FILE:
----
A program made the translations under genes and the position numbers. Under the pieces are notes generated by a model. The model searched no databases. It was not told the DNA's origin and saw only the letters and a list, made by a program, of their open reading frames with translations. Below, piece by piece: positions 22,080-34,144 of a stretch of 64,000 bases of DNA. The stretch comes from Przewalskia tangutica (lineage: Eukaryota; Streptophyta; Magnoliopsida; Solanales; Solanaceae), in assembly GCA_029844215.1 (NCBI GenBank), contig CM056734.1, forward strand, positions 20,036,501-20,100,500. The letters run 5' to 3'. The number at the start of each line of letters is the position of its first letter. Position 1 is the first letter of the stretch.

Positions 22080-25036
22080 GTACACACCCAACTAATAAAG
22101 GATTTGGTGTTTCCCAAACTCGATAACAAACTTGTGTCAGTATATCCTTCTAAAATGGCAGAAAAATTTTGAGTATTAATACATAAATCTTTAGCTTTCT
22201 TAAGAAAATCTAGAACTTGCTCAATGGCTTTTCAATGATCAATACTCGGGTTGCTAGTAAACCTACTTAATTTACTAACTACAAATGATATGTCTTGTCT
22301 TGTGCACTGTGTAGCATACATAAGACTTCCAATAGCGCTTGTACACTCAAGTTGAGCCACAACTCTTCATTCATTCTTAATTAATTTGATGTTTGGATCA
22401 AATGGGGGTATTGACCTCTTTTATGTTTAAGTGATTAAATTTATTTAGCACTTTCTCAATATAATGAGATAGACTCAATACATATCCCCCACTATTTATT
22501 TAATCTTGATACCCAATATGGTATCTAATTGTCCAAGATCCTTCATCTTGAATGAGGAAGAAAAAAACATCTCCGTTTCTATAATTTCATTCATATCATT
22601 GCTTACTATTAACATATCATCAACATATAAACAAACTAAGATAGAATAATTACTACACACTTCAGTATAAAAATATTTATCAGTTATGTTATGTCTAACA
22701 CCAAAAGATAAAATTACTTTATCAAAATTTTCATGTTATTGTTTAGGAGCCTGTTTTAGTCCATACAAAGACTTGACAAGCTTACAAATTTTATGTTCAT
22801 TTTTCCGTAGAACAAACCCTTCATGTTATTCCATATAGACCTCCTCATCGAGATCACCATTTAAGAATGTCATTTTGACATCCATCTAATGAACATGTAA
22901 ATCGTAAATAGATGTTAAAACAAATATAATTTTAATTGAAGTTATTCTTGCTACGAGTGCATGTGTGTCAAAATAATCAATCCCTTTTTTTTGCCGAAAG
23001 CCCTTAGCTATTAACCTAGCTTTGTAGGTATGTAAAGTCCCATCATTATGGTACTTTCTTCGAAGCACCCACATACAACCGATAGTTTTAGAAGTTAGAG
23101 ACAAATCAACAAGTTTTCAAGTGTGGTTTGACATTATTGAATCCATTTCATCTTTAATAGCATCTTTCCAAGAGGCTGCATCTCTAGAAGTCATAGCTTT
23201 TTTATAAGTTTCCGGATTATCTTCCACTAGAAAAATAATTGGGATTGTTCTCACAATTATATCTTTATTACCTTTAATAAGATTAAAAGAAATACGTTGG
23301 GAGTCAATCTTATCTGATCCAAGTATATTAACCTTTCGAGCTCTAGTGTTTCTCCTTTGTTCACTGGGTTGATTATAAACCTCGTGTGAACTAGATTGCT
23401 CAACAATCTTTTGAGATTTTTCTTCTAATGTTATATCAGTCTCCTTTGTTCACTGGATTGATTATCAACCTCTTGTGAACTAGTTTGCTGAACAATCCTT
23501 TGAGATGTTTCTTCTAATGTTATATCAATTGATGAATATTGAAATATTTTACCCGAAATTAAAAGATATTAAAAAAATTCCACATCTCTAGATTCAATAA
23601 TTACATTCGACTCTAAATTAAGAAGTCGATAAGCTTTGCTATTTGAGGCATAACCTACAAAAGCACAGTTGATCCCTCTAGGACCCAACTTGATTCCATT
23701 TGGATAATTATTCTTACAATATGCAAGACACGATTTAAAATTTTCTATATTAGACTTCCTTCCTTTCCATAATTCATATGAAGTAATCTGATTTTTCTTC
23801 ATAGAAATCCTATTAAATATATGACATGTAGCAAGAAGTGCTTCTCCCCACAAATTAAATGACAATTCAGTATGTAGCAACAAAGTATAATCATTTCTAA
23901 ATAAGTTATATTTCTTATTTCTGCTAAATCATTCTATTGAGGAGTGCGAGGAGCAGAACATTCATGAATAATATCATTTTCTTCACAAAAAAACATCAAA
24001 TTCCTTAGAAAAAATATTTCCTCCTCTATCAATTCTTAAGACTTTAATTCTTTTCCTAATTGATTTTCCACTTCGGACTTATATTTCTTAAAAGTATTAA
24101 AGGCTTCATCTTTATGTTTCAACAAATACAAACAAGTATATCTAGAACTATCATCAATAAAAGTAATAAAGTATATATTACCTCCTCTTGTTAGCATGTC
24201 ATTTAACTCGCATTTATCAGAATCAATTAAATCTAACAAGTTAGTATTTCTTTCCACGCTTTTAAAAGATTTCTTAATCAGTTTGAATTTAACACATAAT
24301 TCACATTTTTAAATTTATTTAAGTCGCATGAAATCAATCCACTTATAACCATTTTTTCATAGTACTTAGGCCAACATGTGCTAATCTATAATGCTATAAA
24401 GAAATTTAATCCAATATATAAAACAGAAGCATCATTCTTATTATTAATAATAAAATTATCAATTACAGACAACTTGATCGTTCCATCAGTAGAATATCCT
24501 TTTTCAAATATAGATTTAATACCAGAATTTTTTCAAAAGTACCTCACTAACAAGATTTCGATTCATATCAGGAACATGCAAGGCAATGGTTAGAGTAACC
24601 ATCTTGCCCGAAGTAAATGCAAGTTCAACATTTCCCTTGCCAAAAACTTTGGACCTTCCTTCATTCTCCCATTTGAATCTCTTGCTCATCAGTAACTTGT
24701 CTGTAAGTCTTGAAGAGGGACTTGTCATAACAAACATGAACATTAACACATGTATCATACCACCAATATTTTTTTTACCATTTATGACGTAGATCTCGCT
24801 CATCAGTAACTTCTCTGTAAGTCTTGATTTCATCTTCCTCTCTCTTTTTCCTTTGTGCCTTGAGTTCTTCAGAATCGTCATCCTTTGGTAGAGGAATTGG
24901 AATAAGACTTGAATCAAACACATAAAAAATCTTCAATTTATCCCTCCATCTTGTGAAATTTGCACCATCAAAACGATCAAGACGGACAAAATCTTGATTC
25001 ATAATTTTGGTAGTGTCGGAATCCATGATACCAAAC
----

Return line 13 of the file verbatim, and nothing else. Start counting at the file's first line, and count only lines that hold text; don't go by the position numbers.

23001 CCCTTAGCTATTAACCTAGCTTTGTAGGTATGTAAAGTCCCATCATTATGGTACTTTCTTCGAAGCACCCACATACAACCGATAGTTTTAGAAGTTAGAG